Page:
Your guide to lean, grass-fed beef
Here's the skinny on where to buy it and how to cook it right
Beef that's conscientiously raised, good for you, and incredibly tasty ― now that's something to sink your teeth into.
A "new" alternative to grain-fed beef, grass-fed beef is increasingly available in supermarkets and from sources online.
Grass-fed operations are easier on the environment than grain feedlots are, and easier on the animals too (grass is, after all, a cow's natural diet). Grass-feeding also gives the meat a truer beef flavor that's not masked by the marbling of fat typical in grain-fed beef. Plus grass-fed beef is lower in saturated fats and higher in omega-3s and other essential nutrients.
3 HOT COOKING TIPS
Because it's so lean, though, it cooks in a flash (marbling slows heat conduction). So before you grill that grass-fed rib-eye, check out these 3 keys to success:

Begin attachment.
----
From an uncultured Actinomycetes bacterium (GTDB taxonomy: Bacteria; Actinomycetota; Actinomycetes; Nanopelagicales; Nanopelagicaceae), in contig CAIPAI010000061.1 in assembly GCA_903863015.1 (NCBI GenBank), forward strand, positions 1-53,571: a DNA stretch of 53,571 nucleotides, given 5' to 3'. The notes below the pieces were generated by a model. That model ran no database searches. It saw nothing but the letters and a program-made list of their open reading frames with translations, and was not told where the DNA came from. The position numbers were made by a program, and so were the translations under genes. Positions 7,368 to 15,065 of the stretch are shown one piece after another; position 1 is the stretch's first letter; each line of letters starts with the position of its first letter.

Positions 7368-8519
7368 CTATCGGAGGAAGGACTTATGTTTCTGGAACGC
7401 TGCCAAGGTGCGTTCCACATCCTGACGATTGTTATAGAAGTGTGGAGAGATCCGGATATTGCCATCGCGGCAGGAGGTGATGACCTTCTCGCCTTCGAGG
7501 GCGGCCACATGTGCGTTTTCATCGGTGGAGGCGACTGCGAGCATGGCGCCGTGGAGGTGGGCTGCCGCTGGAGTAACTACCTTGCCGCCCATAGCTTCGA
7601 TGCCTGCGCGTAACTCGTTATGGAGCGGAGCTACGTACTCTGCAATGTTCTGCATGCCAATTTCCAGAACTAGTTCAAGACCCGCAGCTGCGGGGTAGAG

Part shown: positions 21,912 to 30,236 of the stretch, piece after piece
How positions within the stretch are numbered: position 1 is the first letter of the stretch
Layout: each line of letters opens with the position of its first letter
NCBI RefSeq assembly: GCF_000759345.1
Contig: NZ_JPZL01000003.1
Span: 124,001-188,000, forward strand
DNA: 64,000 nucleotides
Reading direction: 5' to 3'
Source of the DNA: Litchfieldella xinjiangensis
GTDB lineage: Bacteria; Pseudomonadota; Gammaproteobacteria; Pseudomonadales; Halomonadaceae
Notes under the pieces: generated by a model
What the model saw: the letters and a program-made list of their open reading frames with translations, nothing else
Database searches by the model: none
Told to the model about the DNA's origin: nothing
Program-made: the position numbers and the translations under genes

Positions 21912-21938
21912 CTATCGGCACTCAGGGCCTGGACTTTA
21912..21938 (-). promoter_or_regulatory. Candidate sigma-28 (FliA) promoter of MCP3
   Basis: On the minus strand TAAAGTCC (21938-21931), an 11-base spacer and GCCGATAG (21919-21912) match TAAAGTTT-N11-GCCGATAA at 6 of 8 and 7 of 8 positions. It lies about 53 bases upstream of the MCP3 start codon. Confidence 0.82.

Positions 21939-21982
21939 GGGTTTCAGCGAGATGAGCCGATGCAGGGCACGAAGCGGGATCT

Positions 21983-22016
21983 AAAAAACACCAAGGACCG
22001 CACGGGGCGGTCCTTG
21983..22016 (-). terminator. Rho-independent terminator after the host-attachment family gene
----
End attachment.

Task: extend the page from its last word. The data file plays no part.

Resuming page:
1. Lower the heat Grass-fed beef cooks fast. Instead of searing burgers and steaks, put them over a medium flame.
2. Add moisture With a larger cut (like a roast) that needs a longer cooking time, marinate or braise the meat to keep it from drying out.
3. Don't overcook Rare to medium rare grass-fed beef is tender, but medium to well-done is tough and chewy.
Grass-fed burgers with chipotle barbecue sauce You'll have plenty of the spicy, tangy sauce left over. Have it with grilled chicken or ribs.
Grilled grass-fed rib-eyes with herb lemon butter Nothing shows off the natural, clean flavor of grass-fed beef like a thick, juicy steak.
Herb lemon butter Compound butter (butter blended with flavorings) is a great and simple way to add taste and texture to a dish.
Vietnamese-style steak salad Lemongrass nicely complements the clean flavor of grass-fed steak.